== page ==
Posted by: Tomcat3 | October 9, 2009 8:53 AM

It is my understanding that the President did not "win", but was "awarded" the prize...much like a bonus given to you from your employer...deserving or not. In addition, I could not help but notice that after casting my vote, the graphic scale indicated 49% yes and 51% no; however, the graph lines seemed much more disproportionate for only a 2% spread with emphasis on “no”…

Posted by: jonbwnfd | October 9, 2009 9:40 AM

Why does the graph make the vote look so lopsided?

Posted by: subwayguy | October 9, 2009 9:48 AM

The graph is not lopsided .. the numbers are. Read the posts and you will see the posts are against the idea not for.

Posted by: T-Tom | October 9, 2009 9:53 AM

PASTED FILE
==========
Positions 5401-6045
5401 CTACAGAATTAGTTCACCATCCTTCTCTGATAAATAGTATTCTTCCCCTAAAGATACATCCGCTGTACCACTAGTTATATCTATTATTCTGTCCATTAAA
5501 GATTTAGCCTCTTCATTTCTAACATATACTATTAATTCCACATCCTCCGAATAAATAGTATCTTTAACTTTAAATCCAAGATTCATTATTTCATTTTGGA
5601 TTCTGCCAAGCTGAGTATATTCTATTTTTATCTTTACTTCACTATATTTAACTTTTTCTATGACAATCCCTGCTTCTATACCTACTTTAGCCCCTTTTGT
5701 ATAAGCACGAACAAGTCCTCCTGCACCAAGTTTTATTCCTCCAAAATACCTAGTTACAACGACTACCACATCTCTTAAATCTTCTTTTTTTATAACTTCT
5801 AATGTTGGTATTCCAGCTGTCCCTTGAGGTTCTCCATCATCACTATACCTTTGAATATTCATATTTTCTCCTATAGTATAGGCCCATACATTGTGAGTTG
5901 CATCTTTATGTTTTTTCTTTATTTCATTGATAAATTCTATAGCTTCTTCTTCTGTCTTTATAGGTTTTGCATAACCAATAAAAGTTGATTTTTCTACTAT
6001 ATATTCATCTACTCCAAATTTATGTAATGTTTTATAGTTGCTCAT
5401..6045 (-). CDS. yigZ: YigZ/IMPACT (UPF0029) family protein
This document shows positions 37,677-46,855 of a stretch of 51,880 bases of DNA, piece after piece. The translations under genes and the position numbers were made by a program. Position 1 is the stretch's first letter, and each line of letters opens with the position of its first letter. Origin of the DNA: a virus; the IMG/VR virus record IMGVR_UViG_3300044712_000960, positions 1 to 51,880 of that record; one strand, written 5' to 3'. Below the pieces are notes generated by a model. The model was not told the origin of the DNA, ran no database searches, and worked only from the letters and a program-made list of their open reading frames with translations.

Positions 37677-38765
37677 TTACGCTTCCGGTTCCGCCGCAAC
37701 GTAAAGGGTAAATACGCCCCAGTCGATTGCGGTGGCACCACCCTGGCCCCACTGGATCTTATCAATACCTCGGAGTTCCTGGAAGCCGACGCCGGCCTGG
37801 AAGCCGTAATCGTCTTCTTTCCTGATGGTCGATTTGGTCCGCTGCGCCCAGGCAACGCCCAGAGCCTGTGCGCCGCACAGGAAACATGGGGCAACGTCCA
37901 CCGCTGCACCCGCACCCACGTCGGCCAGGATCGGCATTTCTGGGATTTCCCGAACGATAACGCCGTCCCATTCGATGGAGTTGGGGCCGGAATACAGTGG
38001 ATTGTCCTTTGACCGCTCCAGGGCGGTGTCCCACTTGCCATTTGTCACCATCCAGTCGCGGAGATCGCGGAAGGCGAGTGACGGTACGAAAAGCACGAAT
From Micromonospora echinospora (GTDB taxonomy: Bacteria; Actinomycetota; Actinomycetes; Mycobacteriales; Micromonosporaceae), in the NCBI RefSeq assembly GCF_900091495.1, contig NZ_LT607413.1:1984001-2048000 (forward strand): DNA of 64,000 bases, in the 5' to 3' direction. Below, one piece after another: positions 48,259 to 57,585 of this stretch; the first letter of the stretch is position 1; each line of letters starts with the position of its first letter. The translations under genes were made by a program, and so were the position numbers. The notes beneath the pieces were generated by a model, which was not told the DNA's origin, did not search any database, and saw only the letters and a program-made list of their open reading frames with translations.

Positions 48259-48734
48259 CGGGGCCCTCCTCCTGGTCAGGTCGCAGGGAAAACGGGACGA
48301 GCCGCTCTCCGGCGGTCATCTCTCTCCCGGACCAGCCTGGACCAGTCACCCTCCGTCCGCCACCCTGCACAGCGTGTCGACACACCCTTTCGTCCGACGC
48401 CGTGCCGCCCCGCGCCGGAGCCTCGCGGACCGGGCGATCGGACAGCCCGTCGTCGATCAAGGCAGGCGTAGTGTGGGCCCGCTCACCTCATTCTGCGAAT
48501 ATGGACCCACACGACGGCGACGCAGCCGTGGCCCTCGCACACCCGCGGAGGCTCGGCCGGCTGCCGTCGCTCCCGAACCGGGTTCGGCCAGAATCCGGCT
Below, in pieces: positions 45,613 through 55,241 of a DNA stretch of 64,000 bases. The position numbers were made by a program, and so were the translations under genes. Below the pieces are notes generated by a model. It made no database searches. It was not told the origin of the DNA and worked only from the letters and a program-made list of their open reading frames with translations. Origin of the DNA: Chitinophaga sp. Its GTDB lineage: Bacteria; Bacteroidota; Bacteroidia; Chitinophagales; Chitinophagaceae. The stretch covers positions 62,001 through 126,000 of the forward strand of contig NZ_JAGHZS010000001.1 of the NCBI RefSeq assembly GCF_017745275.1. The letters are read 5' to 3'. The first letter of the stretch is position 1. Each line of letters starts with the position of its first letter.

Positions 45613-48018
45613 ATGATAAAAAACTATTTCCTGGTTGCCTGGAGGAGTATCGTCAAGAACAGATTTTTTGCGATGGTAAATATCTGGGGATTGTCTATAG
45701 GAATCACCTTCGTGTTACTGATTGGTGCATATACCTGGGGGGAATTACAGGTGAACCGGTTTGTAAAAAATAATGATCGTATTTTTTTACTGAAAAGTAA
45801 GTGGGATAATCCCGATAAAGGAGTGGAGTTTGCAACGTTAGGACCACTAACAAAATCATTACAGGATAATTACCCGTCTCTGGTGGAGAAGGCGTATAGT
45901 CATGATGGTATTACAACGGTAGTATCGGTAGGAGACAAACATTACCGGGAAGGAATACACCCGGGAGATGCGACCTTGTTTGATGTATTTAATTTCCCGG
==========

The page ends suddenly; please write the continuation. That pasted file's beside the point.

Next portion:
Who designed the bar graph? The difference between the "yes" votes and the "no" votes is two percentage points, yet the "no" bar is three times as long as the "yes" bar.

In fact, "yes" is 49% and "no" is 51%: the graph is supposed to illustrate reality, not. . . well, just what DOES it illustrate?

Posted by: cmcintyr | October 9, 2009 10:02 AM

Inconsequential detail?  Big fail?  You decide.


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I'm amazed that you found that many rational comments. If nothing else it shows that Americans (I'm not) have got to the point where they can't debate anything rationally once it has a political spin.

John Munoz

Great find Omegatron and great post Kaiser.

As you know, there is no shortage of bar charts in print and online that violate the primary rule of bar charts. The primary rule is, all bar charts MUST have a zero-based axis. Bar charts are great because they allow us to compare the absolute difference between groups and you can't do an accurate comparison unless the baseline starts at zero.

If anyone can serve up an example of where this is not true, please show it here.

John C. Munoz

Peter Jung

Big fail. (BTW Kaiser, this is my first comment, but your blog is one of my favorites.) I shared this amusing fail on an internal company work blog Thursday night.